If specified, this will replace the title that

On November 17, 2002, at 1156 universal coordinated time, a British Aircraft Corporation, Ltd. Concorde, G-BOAE, operating as British Airways flight BA0001, lost a section of rudder over the northern Atlantic Ocean. The 10 crew members and 96 passengers were not injured, and there was no additional damage to the airplane. The flight was operating on an instrument flight rules flight plan between London Heathrow Airport (EGLL), London, United Kingdom, and John F. Kennedy International Airport (JFK), Jamaica, New York.

According to an inspector from the United Kingdom Air Accidents Investigation Branch (AAIB), the flight departed Heathrow about 1110. The airplane was climbing through 45,500 feet, at 50 degrees, 78 minutes north latitude, 15 degrees, 38 minutes west longitude, heading 271 degrees magnetic, and accelerating through Mach 1.817 with auto throttle and auto pilot engaged, when the crew heard what they thought was an engine-related "pop surge." The crew activated the flight recorder event marker, and the flight continued to New York.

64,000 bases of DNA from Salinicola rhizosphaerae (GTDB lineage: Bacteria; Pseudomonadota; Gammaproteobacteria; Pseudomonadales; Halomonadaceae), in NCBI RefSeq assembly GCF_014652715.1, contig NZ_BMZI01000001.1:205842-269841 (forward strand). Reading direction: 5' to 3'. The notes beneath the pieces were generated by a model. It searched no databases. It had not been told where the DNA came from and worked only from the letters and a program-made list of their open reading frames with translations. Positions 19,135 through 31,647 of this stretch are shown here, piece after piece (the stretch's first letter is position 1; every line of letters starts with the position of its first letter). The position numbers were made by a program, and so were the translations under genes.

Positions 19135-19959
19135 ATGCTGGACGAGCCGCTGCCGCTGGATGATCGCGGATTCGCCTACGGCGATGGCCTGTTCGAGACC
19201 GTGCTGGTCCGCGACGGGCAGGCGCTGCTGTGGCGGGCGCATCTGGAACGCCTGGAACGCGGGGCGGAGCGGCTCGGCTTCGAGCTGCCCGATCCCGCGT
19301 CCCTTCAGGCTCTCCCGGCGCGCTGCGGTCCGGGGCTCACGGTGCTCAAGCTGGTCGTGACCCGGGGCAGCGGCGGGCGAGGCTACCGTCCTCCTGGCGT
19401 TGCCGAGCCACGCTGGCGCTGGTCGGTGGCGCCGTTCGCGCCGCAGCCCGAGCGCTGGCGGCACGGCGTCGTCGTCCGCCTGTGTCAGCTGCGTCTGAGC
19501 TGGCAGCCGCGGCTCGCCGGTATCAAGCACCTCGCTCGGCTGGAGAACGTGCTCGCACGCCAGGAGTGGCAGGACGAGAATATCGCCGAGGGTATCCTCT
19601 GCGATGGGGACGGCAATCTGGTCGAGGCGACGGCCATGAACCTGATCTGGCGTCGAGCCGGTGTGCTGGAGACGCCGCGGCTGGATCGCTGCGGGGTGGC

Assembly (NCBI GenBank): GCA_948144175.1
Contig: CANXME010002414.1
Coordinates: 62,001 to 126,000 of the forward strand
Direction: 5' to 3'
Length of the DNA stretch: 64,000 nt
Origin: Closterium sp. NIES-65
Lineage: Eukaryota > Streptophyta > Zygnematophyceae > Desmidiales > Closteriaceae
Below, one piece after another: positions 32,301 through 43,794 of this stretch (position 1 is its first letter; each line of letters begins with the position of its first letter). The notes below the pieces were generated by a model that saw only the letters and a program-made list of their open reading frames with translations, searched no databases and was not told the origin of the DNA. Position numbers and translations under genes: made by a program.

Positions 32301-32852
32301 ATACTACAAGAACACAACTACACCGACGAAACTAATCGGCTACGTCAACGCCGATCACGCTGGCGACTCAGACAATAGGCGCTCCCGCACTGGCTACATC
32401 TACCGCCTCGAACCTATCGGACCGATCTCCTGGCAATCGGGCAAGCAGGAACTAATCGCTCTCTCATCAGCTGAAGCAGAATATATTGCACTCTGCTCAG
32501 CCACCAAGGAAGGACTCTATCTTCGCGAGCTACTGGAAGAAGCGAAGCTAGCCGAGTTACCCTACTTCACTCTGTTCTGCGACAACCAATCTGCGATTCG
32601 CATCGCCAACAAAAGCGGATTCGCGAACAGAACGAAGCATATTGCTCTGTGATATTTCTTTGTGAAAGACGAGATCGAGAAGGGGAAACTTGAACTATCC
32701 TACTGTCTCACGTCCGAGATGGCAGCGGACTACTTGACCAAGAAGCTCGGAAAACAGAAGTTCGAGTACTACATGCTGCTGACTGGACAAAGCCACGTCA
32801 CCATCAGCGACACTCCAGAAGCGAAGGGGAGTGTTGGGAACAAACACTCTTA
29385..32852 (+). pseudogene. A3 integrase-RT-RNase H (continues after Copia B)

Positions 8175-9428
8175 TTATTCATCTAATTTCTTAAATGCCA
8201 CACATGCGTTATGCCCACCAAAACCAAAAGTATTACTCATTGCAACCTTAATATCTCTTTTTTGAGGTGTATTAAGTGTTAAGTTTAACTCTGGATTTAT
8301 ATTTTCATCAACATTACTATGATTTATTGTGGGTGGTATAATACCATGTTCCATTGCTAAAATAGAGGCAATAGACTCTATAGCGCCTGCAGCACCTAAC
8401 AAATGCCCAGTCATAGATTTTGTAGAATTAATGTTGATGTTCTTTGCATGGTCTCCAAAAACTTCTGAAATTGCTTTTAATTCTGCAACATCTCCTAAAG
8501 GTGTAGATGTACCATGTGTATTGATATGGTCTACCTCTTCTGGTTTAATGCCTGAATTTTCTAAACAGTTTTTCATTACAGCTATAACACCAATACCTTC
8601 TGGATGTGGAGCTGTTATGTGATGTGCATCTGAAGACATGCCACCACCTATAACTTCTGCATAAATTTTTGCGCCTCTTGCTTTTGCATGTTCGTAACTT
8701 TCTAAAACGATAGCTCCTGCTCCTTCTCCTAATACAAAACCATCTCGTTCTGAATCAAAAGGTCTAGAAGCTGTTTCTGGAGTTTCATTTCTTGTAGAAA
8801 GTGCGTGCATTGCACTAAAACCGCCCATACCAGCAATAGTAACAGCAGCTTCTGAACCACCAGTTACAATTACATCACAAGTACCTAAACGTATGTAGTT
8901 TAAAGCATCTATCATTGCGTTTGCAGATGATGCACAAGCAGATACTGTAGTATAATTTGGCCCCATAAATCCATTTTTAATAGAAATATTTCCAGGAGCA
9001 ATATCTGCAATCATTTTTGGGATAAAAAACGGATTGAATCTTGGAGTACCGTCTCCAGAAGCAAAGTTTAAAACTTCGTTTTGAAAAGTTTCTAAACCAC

The remainder of the flight was uneventful, except for a continuous light vibration while decelerating from Mach 1.4 to Mach 0.89. After landing, a post-flight examination revealed that a section of the lower rudder was missing.

The incident took place over international waters. Per International Civil Aviation Organization (ICAO) Annex 13, paragraph 5.3, the state of registry assumed responsibility for the investigation. For further information, contact:

Didn't know that the Concorde reached close to Mach 2 - unless I'm reading that wrong.
I'm sorry but these planes are getting too old. As much as I';d love to see them continue to fly, we can't afford another accident happening right now. I say we discontinue them from commercial service. Besides its not like my ASSSSS is ever gonna afford to be on one of those puppies.
Dude parts have been falling of concordes rudder since day one. It is pretty much standard stuff, like a door opening in a Cessna.